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How to Use an SSH Key with Non-root Users


You can SSH to your Linux instance as root with the key. However, the key doesn’t work for non-root users.

So we will illustrate two methods to use SSH keys with non-root users.

Method 1: Create a New SSH Key

Just follow the steps below

  • SSH to your Linux instance as a root
  • Create an SSH key for a user
sudo -u ssh_user ssh-keygen

For example

sudo -u unixcop ssh-keygen
  • Then save the private key, /home/ssh_user/.ssh/id_rsa , to your computer.

For example:

Copy it to your local .ssh folder as ~/.ssh/ssh_user_id_rsa

  • Delete the private key from your Linux instance with the below command.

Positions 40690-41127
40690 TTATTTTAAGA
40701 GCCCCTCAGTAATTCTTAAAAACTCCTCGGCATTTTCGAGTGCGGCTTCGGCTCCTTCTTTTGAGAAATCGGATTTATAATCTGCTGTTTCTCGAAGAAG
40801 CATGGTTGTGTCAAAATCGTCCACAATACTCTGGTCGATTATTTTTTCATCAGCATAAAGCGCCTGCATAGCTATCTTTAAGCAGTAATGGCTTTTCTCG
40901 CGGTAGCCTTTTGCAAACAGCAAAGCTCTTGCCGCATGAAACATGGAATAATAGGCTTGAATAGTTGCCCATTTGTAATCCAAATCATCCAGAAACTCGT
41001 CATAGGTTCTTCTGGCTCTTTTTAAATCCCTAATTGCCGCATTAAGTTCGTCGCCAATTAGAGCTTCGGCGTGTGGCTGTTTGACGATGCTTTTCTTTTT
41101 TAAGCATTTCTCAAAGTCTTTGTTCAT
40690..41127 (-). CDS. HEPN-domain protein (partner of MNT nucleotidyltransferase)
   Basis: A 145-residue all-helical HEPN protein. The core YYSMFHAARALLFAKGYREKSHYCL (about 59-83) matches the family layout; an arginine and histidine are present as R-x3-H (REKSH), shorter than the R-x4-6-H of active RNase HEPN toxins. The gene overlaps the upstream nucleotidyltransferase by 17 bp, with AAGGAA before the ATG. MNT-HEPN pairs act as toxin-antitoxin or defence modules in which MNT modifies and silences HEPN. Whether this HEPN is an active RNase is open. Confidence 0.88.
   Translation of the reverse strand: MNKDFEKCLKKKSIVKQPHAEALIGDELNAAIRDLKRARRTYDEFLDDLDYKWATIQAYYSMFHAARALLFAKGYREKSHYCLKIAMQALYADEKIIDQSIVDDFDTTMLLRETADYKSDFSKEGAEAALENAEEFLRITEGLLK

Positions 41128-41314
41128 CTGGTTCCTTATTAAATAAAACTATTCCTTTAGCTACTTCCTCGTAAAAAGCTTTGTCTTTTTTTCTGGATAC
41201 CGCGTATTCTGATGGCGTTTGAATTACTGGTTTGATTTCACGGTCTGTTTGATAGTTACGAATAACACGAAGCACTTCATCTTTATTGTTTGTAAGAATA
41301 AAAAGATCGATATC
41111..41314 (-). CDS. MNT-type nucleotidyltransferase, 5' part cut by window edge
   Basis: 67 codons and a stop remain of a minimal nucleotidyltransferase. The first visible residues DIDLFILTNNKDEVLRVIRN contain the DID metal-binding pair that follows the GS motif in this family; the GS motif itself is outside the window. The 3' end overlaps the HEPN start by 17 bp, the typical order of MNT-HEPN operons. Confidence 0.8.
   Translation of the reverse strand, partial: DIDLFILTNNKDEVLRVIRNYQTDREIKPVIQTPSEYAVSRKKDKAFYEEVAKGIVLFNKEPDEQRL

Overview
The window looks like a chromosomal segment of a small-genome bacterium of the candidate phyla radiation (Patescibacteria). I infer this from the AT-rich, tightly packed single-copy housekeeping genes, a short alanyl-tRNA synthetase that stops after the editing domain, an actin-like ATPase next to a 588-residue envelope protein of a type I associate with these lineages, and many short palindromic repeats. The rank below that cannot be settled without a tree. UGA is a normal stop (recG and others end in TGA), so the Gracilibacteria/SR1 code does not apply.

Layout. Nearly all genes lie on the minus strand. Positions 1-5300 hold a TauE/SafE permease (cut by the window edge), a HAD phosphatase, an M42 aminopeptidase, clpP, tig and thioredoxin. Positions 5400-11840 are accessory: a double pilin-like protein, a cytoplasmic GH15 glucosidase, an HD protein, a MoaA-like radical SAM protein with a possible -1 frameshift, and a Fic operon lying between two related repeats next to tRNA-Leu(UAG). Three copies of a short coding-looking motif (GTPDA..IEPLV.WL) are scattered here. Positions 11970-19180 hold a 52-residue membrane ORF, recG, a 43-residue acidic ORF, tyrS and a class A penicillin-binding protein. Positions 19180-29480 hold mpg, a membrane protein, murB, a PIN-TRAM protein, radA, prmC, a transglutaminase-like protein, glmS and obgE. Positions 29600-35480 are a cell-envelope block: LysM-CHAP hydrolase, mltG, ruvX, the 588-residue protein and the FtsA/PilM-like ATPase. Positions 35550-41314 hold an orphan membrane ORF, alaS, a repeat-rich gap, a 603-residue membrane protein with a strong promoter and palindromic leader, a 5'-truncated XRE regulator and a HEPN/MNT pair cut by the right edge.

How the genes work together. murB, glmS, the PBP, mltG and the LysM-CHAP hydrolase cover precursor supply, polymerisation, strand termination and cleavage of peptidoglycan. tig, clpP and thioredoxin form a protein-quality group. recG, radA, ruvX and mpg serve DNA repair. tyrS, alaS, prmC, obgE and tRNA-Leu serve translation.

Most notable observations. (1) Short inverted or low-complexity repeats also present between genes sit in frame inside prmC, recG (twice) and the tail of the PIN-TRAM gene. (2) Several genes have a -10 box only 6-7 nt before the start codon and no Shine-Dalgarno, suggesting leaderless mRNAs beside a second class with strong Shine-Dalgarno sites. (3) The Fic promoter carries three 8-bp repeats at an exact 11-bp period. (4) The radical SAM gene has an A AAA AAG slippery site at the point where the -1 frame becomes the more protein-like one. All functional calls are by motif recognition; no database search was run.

rm /home/ssh_user/.ssh/id_rsa
  • Rename the public key to authorized_keys.
mv /home/ssh_user/.ssh/ /home/ssh_user/.ssh/authorized_keys

NOTE: If you saved the private key as ~/.ssh/ssh_user_id_rsa, you can SSH to the server as your non-root user.

ssh -i ~/.ssh/ssh_user_id_rsa ssh_user@

Method 2: Move the root SSH Key to the Non-root User

Here, We will move the root key to the ssh_user, which also disables the root user’s SSH key access.

So just follow the steps below:

  1. SSH to Linux instance as root.
  2. Create the .ssh directory for ssh_user.
mkdir /home/ssh_user/.ssh
  • Move the root key to ssh_user’s SSH directory.
mv /root/.ssh/authorized_keys /home/ssh_user/.ssh/
  • Change the ownership of the .ssh directory from root to ssh_user so OpenSSH can read.
chown -R ssh_user:ssh_user /home/ssh_user/.ssh


In this short tutorial, We explained two methods to use SSH keys with non-root users.

Thank you!!


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